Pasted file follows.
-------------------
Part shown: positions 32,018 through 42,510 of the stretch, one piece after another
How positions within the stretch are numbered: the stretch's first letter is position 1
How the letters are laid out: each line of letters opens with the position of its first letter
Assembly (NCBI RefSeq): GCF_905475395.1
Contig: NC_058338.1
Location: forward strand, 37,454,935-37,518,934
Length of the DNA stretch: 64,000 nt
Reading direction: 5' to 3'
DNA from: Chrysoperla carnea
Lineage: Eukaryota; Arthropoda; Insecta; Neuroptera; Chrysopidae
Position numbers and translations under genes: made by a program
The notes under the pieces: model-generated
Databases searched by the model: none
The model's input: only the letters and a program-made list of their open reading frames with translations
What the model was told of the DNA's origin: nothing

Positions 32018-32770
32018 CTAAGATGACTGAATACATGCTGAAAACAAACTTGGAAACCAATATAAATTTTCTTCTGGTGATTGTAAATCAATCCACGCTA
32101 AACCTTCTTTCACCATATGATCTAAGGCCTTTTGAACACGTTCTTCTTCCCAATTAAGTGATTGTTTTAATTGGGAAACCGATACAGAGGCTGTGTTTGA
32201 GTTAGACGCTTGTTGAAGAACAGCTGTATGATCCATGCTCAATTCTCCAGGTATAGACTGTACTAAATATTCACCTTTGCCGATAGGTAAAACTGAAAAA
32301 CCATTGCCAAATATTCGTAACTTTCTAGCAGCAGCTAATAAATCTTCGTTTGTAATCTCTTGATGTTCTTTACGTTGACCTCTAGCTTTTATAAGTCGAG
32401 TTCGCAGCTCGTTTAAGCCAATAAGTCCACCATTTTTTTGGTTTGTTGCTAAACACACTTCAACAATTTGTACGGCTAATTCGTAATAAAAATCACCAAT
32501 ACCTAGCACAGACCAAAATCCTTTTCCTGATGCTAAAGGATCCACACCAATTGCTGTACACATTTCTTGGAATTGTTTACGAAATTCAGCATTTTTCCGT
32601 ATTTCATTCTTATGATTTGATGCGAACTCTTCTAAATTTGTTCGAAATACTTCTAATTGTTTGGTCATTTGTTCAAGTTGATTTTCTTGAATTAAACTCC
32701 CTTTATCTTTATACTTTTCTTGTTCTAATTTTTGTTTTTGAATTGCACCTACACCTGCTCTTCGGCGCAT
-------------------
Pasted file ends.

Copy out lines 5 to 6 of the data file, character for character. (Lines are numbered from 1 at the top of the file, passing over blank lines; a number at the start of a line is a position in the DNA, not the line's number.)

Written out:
Contig: NC_058338.1
Location: forward strand, 37,454,935-37,518,934